Thanks to a member of this class, I have been introduced to this site, a website and database of illegitimate Roman children.
Because, honestly, how many films in Akkadian are you likely to see in your lives?
…and thinking about how that affects how scholars approach this material should read this, addressing a racist event that happened at the Annual Meeting of the Society for Classical Studies in San Diego recently. (This is the same as the one we talked about in class at our first meeting.)
Just to make you aware of precisely how strange and odd the things an elite and educated Roman could believe, here is Pliny the Elder’s remedy for fever:
For brain-fever a sheep’s lung wrapped warm round the patient’s head appears to be beneficial. But who could give to one delirious the brain of a mouse to be taken in water, or the ash of a weasel, or even the dried flesh of a hedgehog, even if the treatment were bound to be successful?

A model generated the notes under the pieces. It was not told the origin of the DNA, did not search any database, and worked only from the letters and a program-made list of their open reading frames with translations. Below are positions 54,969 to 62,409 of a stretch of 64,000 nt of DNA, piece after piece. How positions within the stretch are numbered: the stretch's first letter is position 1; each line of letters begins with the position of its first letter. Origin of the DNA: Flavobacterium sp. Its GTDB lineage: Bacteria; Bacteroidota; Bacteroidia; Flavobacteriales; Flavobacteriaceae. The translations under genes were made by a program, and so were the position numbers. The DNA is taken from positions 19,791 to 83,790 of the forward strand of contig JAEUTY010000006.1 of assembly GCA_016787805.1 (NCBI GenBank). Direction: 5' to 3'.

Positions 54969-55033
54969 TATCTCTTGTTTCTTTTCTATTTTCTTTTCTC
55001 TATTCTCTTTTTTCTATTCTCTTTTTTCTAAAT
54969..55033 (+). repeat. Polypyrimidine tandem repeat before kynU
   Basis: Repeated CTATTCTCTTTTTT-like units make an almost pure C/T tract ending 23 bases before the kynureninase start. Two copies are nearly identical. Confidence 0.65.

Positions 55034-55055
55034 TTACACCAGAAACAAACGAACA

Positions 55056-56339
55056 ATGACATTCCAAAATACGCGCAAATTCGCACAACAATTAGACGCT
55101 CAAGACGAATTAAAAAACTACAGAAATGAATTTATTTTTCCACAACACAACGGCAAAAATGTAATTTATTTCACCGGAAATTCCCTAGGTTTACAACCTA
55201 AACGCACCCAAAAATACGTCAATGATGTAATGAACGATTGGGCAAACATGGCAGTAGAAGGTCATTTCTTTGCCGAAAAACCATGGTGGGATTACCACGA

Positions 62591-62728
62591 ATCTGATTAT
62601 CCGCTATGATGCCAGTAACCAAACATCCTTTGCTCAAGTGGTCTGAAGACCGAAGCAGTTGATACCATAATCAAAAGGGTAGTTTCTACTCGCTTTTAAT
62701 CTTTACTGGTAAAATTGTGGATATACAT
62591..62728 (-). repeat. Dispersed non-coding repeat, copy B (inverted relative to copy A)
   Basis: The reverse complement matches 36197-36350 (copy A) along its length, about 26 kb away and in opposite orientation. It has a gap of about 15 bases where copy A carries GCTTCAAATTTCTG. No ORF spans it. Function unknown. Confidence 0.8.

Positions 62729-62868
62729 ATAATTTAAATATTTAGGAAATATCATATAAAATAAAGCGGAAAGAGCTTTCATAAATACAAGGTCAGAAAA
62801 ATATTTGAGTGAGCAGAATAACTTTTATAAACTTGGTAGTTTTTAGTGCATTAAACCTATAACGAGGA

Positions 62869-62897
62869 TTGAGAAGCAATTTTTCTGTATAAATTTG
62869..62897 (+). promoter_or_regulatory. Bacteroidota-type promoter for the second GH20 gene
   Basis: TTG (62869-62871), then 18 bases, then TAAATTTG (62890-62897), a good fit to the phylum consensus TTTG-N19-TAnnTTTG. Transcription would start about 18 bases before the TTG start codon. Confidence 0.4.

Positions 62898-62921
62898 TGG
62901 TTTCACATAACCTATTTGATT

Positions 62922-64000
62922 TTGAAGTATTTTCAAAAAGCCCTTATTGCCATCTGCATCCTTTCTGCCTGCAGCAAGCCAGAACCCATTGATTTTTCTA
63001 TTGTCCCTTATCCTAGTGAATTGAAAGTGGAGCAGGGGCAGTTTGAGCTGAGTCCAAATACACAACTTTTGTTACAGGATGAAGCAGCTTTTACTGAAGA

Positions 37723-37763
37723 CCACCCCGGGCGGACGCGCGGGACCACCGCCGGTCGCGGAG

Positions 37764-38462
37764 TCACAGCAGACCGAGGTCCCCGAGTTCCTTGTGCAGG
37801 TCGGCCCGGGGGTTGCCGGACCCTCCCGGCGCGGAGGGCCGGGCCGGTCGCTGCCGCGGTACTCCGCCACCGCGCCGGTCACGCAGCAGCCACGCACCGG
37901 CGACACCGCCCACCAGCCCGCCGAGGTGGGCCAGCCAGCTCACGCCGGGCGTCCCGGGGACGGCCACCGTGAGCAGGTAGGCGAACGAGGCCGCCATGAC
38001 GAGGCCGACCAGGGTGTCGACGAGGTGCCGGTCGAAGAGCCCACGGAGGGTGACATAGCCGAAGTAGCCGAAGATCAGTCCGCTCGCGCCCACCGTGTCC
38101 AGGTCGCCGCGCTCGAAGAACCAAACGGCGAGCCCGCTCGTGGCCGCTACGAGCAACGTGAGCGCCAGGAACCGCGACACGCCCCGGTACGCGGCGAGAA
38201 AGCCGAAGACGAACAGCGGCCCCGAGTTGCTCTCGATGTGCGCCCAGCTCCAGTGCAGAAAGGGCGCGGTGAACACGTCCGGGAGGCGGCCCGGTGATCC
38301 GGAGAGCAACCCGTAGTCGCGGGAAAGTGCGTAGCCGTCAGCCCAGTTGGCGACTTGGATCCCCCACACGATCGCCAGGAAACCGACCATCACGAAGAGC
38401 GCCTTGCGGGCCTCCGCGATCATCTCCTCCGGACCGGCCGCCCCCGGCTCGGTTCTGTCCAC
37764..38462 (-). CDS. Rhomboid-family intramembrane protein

Natural History 30.29
Not quite sure where to put this, but this is a cost sheet for things in Rome I created for another class, a few years ago.
And yet I see that audiences which used to be deeply moved by the inspiring sternness of the music of Livius and Naevius, now leap up and twist their necks and turn their eyes in time with our modern tunes.
Cicero, On the Laws 2.39, discussing the too lively beats of modern music…
Apart from copyrighted material and discussions we will do most of our work on this blog for the class.
(And I know this site is ugly right at the moment…)